GOP nearing completion on new Healthcare bill, but finds support split

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U.S. Rep. Rodney Davis, R-Taylorville, said he has been asked by the White House to revive plans to change the nation's health care law. But almost 100 days into his administration, Trump hasn't sent Congress that or any other tax plan.

The House GOP has created an amendment to the American Health Care Act (AHCA), a product of ongoing negotiation between House leadership, moderate Republicans, and the conservative members of the Freedom Caucus.

The tax-writing committee of the U.S. House of Representatives will begin holding hearings on a Republican tax reform proposal next week, the panel's chairman said on Tuesday, even as the timeline for overhauling the tax code slips toward late 2017.

A substantial number of other members of the Republican conference have ideological or political objections (or both) to changes that would take away health insurance from many of their constituents, and/or make it hard for people to get health insurance coverage that addresses their actual medical needs.

Members are also discussing providing extra money to help defer states and insurers' costs for caring for the sick through high-risk pools or other mechanisms. Some considered it too moderate, and one issue that appeared to crop up time and again was the President's promise to mandate insurers offer plans to people suffering from pre-existing conditions, a popular Obamacare (or the Affordable Care Act) hold-over provision.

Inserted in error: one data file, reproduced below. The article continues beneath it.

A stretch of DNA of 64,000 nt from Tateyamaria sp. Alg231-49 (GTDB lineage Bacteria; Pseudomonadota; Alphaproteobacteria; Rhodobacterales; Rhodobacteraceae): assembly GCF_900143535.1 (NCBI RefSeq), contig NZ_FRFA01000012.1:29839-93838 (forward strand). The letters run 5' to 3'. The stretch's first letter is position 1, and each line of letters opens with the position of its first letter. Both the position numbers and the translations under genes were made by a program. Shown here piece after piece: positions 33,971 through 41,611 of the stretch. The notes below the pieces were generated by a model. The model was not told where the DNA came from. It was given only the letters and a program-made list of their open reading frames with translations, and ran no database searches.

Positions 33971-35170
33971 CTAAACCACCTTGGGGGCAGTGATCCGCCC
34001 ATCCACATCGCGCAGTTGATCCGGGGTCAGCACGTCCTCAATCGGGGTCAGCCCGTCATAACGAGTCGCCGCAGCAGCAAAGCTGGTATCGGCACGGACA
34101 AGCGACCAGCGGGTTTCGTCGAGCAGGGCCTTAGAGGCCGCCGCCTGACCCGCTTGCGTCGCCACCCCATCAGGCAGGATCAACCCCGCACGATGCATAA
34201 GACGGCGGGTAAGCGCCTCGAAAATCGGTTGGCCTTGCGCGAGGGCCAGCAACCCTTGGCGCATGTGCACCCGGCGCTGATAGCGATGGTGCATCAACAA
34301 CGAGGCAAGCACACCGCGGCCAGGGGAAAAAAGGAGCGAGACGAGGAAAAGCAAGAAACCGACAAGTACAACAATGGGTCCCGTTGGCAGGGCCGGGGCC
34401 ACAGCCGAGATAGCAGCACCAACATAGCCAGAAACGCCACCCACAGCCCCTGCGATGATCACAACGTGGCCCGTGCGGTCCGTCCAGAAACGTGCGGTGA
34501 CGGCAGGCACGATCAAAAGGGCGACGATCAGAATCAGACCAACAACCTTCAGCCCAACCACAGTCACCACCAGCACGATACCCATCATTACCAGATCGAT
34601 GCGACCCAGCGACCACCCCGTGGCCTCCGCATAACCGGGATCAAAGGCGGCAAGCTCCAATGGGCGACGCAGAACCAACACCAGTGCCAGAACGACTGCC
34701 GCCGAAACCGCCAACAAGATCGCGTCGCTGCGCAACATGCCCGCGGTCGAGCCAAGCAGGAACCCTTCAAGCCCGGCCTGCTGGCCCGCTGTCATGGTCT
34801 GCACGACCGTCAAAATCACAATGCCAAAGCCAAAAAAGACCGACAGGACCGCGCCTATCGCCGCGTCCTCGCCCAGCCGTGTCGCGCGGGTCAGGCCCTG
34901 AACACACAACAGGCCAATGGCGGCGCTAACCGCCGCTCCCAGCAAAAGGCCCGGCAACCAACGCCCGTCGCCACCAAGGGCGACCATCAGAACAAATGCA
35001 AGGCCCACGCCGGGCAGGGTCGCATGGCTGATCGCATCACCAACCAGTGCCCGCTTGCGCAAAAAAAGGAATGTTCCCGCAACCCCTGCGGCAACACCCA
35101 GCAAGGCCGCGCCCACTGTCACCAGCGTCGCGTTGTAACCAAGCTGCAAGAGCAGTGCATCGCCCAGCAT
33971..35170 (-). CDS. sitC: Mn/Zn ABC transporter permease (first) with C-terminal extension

The second part of the deal, which seeks to sway centrist Republicans, keeps some Obamacare regulations in place that have grown in popularity over the years, including the ban on insurers from discriminating against patients with preexisting conditions.

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Half of the ACA insurers said they planned a rate increase of 10 to 20 percent; 25 percent are planning a rate increase of less than 10 percent; and 25 percent plan on an increase greater than 20 percent, according to the Oliver Wyman Health survey.

A revised bill, even if it passed the House, would be a long shot to pass the Senate. The irony there is that the more Republican leadership realizes it will lose conservative votes in its own party, the more it will have to rely on Democrats to avoid a shutdown.

A vote next week-occurring at the same time Congress debates a government spending bill-would give lawmakers little time to read the plan. "So, yeah, I think we'll get both".

But the proposal, which has not been formally introduced, may have trouble winning over more moderate members of the caucus.

The plan "would make coverage unaffordable for many older consumers and would segregate high cost consumers in coverage that would likely be inadequate", says Timothy Jost, an emeritus professor at Washington and Lee Law School who writes a health policy blog for Health Affairs. "I happen to like and respect [HHS Secretary] Tom Price immensely, but that doesn't mean the next person will share that same approbation from me". It's a key element of a dramatic plan supported by House Republican leaders to overhaul the tax code. The Patriots were the first champions to visit the White House since President Trump took office in January; they defeated the Atlanta Falcons in Super Bowl LI in February. "Not necessarily. I unfortunately am in the camp that it's going to get worse before it gets better for 2018", Gurda said.

Behind the scenes, several sources said House Republicans and White House officials have continued working toward a healthcare plan during the first week of recess.

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